July 11, 2014

Enough/Simplify


Like all vices, it started out small and innocently. I followed a blogger on Twitter so that I could enter a giveaway. Then I did it again. And again. After a few months, I graduated to following new blogs-- maybe someone who was mentioned in a sponsor post, or someone who wrote one great post on some random topic that seemed So Very Important at the moment. 

I'm discovering great new people, I cheerfully thought to myself. This is great!

But then, as all vices do, it started to turn sour. That great new blogger? Yeah, she turned out to annoy the heck out of me. You know the kind-- the complainer, the one who finds something negative to write about in every single post, the one who declares every other day to be drama-free... only to then pepper her next post with passive-aggressive comments about the latest villain in her life. And that new person on Twitter? Her tweets were filled with random sponsor-fueled content that did not reflect anything relevant in my life, or maybe they were just the neutral kind of tweets that my eyes barely flickered over as I scrolled down the feed.

It got to the point where it felt like my online mind was becoming cluttered with people who I did not particularly enjoy and sometimes even suspected I strongly disliked. It was stressful, and it was making me unhappy. I shouldn't dread reading a blog that I willingly follow. Then I realized what should have been obvious from the beginning: I do not need to invite unpleasantness into my life. What's more, by decreasing my contact with people who do not contribute anything meaningful to my life, I will increase my contact with those who bring a smile to my face and make me feel at peace.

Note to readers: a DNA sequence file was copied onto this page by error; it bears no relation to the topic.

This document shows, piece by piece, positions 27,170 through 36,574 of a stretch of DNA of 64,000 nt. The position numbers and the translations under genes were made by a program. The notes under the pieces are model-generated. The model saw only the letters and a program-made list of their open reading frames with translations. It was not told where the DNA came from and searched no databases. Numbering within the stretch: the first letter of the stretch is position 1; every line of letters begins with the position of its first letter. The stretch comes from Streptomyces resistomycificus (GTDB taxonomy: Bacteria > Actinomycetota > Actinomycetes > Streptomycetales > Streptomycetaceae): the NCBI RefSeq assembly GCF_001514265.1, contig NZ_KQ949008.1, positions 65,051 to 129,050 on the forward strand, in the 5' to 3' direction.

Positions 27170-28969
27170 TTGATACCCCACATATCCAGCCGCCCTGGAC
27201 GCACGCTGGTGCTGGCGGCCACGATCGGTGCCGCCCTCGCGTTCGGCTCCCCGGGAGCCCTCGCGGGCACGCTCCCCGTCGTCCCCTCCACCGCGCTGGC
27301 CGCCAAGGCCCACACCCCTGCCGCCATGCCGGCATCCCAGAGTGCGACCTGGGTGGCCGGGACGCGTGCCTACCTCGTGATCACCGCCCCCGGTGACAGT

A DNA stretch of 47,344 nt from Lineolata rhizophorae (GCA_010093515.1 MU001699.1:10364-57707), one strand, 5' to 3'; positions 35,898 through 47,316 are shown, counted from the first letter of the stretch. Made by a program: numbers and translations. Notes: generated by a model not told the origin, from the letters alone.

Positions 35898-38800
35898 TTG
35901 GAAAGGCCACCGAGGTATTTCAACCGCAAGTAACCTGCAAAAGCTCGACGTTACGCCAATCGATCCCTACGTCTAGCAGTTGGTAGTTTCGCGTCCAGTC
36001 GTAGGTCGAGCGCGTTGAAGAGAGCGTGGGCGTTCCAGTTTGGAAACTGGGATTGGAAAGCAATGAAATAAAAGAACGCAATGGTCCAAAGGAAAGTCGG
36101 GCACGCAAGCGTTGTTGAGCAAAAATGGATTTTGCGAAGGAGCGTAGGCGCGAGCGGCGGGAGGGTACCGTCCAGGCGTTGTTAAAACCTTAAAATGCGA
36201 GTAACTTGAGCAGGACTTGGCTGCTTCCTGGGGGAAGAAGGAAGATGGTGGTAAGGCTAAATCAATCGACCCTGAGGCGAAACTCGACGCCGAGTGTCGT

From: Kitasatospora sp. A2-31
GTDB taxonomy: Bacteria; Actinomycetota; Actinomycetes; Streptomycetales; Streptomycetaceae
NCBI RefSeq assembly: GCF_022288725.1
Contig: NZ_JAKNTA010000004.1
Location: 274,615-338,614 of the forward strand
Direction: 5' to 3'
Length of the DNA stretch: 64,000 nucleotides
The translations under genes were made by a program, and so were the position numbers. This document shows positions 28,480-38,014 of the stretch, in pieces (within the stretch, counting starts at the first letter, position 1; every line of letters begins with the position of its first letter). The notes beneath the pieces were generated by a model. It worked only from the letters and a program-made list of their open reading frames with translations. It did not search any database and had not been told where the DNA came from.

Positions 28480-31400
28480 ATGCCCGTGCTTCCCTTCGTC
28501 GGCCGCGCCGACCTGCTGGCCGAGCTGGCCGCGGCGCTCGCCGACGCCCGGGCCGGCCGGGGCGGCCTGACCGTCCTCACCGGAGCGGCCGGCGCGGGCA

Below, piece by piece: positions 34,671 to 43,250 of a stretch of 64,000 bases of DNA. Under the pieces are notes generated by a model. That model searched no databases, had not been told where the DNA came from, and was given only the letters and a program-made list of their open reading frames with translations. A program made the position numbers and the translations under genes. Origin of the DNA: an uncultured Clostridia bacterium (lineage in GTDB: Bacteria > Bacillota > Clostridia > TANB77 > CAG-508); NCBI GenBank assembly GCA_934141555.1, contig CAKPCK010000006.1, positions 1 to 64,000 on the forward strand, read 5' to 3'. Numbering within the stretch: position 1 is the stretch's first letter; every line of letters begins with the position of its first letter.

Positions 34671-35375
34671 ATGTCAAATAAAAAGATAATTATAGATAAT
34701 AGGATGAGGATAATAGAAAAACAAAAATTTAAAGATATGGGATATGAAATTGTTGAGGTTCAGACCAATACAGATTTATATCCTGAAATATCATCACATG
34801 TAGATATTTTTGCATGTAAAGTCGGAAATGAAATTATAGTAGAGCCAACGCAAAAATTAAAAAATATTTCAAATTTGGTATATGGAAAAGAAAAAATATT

So I started to do just that. When I went on hiatus this spring, it was with the intention of focusing on what was most important: my academic career and the completion of my dissertation. What I didn't expect to happen was a more clearly-focused view on clearing out the unnecessary clutter that I had brought into my own life. With my renewed resolve to prioritize, not only did I create an effective work schedule for myself, I also started unfollowing people on Twitter and unfollowing blogs that either upset me, bored me, or simply did not resonate with me. And it was wonderful.

I don't write this to be catty or malicious or flippant. There is enough of that on the internet, and I do not want to contribute to that. I'm writing this because I reached the point of needing to simplify my life. I had had enough. For me, social media should be fun, not draining. Can we control everything in our lives that has the potential to be depleting? Absolutely not. But when we do have the ability to decrease those kinds of activities and situations, we should use our power and do just that. 

I'm sure that there will be moments when I fall into the trap again. But knowing how freeing it is to voluntarily fill my feeds only with content that inspires, motivates, challenges (but doesn't offend), and restores me, I hope that I will soon remember how essential it is to simplify.


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